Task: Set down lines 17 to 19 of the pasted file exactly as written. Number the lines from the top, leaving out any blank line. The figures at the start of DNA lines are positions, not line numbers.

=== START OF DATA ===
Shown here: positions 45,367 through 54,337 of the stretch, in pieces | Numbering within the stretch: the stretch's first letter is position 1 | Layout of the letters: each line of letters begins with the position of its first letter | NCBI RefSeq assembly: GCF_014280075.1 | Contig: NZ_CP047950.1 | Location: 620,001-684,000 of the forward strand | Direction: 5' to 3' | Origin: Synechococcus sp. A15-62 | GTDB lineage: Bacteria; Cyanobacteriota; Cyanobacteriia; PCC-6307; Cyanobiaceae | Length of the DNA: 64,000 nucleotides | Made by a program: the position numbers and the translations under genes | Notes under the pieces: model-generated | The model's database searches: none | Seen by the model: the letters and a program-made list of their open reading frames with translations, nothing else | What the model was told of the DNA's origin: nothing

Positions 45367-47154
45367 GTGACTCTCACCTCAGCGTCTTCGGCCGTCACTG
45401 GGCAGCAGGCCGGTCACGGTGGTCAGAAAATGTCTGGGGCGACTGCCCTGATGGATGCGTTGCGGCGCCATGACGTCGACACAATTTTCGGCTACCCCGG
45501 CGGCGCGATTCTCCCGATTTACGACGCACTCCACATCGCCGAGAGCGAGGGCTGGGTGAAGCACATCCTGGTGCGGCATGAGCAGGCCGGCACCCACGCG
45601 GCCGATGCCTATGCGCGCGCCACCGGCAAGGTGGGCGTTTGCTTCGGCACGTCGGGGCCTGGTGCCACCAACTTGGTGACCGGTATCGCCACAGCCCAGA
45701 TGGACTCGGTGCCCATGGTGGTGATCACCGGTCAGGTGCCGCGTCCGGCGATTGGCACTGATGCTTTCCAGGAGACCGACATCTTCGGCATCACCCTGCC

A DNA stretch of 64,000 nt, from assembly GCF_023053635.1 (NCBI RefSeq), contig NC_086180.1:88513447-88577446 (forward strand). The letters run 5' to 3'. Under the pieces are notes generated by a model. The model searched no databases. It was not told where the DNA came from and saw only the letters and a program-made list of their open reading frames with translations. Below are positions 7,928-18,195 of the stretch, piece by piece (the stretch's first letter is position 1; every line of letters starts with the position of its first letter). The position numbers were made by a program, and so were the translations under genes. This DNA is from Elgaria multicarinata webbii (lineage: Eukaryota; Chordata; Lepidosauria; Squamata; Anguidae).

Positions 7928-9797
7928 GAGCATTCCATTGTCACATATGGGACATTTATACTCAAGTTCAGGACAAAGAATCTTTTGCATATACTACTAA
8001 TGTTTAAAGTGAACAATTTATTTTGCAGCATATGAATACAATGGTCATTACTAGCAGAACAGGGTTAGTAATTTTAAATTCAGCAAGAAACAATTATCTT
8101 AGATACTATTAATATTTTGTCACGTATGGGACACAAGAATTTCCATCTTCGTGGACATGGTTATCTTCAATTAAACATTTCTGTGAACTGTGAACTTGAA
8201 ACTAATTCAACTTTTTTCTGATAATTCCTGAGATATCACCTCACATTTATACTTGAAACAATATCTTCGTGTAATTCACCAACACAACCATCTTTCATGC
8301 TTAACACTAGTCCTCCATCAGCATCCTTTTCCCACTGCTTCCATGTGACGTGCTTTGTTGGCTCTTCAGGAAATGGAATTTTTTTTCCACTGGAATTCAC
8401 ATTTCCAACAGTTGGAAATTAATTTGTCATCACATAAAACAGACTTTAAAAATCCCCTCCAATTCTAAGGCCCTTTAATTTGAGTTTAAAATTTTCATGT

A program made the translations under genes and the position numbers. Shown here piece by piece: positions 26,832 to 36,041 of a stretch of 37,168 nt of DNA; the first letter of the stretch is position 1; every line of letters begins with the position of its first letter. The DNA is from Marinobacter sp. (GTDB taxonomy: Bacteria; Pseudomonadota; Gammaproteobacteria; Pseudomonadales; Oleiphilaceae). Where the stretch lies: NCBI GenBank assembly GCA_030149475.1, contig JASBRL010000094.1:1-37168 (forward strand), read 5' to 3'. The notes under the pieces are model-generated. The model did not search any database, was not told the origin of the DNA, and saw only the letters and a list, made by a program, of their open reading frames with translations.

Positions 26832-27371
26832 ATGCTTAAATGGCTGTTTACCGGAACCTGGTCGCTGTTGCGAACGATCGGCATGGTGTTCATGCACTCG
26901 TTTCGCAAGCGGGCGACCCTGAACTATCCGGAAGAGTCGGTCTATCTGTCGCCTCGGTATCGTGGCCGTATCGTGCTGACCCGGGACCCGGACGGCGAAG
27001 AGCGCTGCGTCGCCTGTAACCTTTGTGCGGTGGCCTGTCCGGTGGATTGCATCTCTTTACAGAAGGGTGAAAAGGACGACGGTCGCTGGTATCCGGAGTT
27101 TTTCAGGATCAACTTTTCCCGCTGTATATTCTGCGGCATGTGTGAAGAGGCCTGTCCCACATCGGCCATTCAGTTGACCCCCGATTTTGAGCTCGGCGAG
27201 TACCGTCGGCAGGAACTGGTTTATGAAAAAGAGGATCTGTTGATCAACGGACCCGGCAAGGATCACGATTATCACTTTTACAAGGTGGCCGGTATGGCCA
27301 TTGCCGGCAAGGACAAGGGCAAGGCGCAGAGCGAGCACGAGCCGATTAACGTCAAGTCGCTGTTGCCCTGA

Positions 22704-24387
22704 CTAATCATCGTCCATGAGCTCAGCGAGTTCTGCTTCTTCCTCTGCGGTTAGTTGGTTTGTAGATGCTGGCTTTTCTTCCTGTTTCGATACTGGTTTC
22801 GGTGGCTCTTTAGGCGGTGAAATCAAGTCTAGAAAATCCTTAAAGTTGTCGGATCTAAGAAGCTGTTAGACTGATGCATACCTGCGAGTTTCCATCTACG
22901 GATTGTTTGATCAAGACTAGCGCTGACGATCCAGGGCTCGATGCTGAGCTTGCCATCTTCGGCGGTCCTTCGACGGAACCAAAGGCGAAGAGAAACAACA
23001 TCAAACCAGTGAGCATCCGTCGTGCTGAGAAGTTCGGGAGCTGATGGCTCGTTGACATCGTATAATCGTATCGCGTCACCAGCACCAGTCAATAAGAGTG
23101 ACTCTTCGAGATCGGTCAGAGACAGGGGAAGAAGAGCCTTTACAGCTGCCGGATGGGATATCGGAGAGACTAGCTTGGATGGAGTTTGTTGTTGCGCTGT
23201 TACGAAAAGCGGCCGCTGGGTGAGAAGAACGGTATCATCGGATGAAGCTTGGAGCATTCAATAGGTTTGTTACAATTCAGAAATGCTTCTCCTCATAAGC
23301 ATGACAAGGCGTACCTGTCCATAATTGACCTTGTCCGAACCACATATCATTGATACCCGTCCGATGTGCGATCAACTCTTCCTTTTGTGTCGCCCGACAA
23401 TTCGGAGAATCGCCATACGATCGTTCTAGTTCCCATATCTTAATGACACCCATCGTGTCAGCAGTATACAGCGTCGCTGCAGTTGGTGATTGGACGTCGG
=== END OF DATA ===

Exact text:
Positions 26832-27371
26832 ATGCTTAAATGGCTGTTTACCGGAACCTGGTCGCTGTTGCGAACGATCGGCATGGTGTTCATGCACTCG
26901 TTTCGCAAGCGGGCGACCCTGAACTATCCGGAAGAGTCGGTCTATCTGTCGCCTCGGTATCGTGGCCGTATCGTGCTGACCCGGGACCCGGACGGCGAAG